This is probably the best way the Leafs could run their four lines this year. Leave the first two lines the way they were, because both were excellent in their roles, and continue to deploy Kadri’s line as a shutdown line. Demote Leo to the fourth line centre role, who might be the best player suited for that role on the team, considering his elite shot suppression abilities, and then have Leivo and Kapanen between them to add more offense to the lineup.

Pros: This is probably the best mix of offense and defense on every line, except for the second line, which will be sheltered anyway. This also guarantees that Brown, Marleau, and Hyman get top 9 roles, which everyone seemed to have trouble with arranging during the offseason.

Cons: My biggest concern with this set up is using the third line as a shutdown line. While I have no problems with Kadri’s defensive game, I think a lot of it thrives off of his ability to drive play, not so much suppress shots, which seems to be more of a Komarov thing. Taking Uncle Leo off of there may cause some issues, enough that might not make up for the problems it solves on the fourth line.

Probability: Unlikely. Babcock seems to like Komarov and Kadri as a duo, so it seems unlikely that he’d separate them. And again, there’s a lack of a Matt Martin.

Lineup 4: Bab’s Lines

Zach Hyman – Auston Matthews – William Nylander

James van Riemsdyk – Tyler Bozak – Mitch Marner

Patrick Marleau – Nazem Kadri – Leo Komarov

Matt Martin/Josh Leivo – Miro Aaltonen/Dominic Moore – Connor Brown

Using the lines that Babcock has been running in the preseason thus far, it seems like this is probably what we’ll see this season, or at least at the start. Babcock’s been running a Leivo-Aaltonen-Brown line that has some good potential, so it could be possible that we see that on opening day. He also had a Martin-Moore-Fehr line in the same game, so it’s hard to say. We’ll probably see a combination of the two on opening day, and then a few of them rotate in on a regular basis throughout the season.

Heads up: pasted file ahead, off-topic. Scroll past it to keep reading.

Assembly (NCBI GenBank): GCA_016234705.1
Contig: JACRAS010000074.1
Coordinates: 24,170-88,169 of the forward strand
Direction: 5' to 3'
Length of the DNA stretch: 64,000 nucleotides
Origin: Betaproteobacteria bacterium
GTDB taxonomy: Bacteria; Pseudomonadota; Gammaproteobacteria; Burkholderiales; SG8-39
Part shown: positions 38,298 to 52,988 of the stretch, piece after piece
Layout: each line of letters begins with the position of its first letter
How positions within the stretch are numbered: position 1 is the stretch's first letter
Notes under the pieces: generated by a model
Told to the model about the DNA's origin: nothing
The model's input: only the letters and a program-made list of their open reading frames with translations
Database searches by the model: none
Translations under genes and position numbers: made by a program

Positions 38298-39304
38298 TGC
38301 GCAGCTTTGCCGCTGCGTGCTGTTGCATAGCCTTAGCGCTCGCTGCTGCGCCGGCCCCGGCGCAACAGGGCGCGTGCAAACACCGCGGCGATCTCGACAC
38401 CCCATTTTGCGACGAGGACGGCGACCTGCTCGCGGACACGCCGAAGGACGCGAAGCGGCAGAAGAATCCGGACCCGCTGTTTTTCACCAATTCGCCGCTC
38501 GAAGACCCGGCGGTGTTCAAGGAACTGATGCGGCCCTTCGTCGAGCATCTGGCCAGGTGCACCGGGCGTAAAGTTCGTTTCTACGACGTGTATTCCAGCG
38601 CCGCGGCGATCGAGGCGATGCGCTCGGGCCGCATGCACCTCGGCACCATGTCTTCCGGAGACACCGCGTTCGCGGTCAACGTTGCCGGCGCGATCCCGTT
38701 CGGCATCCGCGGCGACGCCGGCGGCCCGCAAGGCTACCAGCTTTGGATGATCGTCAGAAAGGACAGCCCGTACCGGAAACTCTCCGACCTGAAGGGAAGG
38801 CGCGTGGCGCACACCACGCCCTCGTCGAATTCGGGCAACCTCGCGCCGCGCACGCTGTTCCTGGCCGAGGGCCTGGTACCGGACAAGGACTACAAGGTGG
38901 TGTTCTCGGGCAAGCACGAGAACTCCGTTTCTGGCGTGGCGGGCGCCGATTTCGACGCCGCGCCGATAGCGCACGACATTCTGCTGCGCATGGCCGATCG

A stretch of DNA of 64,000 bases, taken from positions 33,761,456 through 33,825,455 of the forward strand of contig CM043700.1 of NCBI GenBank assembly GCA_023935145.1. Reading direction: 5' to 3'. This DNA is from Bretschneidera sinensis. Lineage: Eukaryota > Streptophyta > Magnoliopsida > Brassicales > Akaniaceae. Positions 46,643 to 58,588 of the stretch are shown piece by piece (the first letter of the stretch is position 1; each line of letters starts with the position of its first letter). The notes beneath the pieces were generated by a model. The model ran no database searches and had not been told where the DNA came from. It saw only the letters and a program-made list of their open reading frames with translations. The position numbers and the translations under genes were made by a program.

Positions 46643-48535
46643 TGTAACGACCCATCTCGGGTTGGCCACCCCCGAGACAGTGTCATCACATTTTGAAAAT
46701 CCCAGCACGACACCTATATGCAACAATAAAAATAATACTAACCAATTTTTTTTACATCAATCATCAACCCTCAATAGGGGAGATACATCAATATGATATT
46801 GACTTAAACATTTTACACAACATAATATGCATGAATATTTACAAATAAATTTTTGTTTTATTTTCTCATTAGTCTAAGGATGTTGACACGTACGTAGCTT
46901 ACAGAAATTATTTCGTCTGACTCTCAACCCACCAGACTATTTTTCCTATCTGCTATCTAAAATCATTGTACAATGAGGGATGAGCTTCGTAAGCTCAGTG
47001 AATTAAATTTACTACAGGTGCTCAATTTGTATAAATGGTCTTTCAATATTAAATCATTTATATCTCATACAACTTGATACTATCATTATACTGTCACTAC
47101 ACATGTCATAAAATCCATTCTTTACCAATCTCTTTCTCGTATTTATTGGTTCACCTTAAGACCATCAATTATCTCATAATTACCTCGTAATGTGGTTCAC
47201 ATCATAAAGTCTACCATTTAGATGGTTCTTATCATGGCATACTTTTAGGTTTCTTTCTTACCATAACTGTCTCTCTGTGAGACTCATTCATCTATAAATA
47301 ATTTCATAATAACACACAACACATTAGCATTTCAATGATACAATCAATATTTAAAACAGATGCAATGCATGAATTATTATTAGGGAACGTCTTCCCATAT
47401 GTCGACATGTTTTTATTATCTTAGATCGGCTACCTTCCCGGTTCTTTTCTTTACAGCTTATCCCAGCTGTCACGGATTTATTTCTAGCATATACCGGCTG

Pros: He doesn’t touch the top six, and he inserts Marleau onto the third line with Kadri and Komarov, which could work well for Marleau. Also, I really like the potential for a Leivo-Aaltonen-Brown fourth line.

Cons: I feel like you could make better use of Connor Brown than on the fourth line, but we’ll probably see a lot more movement throughout the lineup than we did last year. Also, a Martin-Moore combo might not turn out well.

Probability: This is probably the most likely of the combinations, since it’s what Babcock has been running himself. He ran them in practice earlier today, despite the 6-2 and 5-2 losses to the Sens, so he doesn’t seem to be letting the results of a preseason game dictate how he runs his lines, but we’ll see how it shapes up over the next couple of weeks.

  • Matmarwill

    How’s about jvr gets traded, at the end of training camp, for a top four rhd on an expiring contract, then the lines are:


  • Skill2Envy

    It will be a shame if Brown gets bumped to the 4th line. I don’t have the #stats to back it up but I suspect the gap between Komarov and Brown defensively isn’t that big but the offensive gap is much greater. I would rather Brown play with Marleau and Kadri while Komarov gets his 5-on-5 time on the fourth line. I just don’t see any benefit to Brown playing with guys where he has to be the only offensive catalyst.

    Though not as good, Kadri and Brown both aren’t afraid to go to the net and corners like Komarov. I suspect this is why Babcock has Komarov on that line to do the grunt work.